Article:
What is the best model for Hive vs. Impala?  Hive is better for ETL loading or long-running queries. Impala works well with a fact table that joins to many different small dimension tables.  Impala works even better with Apache Parquet, which turns tables into a columnar format.

Many companies utilize a hybrid approach to Hadoop utilizing both Hive and Impala together.  You see, anytime you create tables on Hive or Impala, they are stored within the Hive Metastore and use the Hadoop Distributed File System (HDFS).  So, whether or not you create a table using Hive or Impala, it is the same table in HDFS.  You can create the table once and then switch between querying it via Hive or Impala, depending on the need (batch long-running query or speed).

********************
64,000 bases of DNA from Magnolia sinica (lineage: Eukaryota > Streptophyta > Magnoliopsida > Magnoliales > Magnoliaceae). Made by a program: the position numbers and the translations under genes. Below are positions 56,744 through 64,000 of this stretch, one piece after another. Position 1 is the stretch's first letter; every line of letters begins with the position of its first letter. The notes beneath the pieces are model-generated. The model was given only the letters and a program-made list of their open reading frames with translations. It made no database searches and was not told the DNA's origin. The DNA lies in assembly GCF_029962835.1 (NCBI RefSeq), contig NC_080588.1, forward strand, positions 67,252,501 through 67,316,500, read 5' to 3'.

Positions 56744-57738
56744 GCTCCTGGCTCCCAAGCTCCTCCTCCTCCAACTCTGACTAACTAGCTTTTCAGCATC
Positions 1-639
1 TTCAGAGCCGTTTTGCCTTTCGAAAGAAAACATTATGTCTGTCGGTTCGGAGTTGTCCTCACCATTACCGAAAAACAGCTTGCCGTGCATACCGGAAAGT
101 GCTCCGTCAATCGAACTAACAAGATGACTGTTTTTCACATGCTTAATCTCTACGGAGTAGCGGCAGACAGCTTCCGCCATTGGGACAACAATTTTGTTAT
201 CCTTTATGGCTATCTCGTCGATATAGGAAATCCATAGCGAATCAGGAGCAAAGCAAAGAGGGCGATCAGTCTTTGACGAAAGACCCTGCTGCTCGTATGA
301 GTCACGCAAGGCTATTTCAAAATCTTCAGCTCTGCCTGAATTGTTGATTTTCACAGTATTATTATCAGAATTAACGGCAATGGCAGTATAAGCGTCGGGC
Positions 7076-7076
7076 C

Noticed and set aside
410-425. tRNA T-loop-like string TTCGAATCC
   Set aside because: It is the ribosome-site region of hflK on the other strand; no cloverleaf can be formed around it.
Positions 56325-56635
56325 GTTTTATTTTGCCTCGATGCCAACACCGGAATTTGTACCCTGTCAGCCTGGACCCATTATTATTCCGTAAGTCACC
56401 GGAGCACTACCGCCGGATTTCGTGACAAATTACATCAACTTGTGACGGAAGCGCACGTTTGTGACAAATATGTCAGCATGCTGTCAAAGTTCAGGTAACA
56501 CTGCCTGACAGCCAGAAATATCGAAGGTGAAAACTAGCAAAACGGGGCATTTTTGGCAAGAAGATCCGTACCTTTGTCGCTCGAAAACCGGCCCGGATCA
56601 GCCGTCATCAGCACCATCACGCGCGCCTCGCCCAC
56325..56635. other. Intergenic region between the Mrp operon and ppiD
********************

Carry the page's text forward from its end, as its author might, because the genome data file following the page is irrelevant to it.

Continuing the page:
ZooKeeper is the Apache project that takes large implementations of Hadoop commodity servers and provides a distributed centralized coordination service that enable synchronization across large clusters.  Distributed applications require coordination services, such as naming services that allow one node to find a specific server in a cluster of thousands of servers or for serialized updates.

What is the best tool to query, convert, and move data to and from Hadoop and share results with other users?  The Nexus Query Chameleon! It has been used in production by many of the largest corporations in the world.

Nexus has developed four different foundations that build upon themselves to provide large enterprises the perfect enterprise data strategy.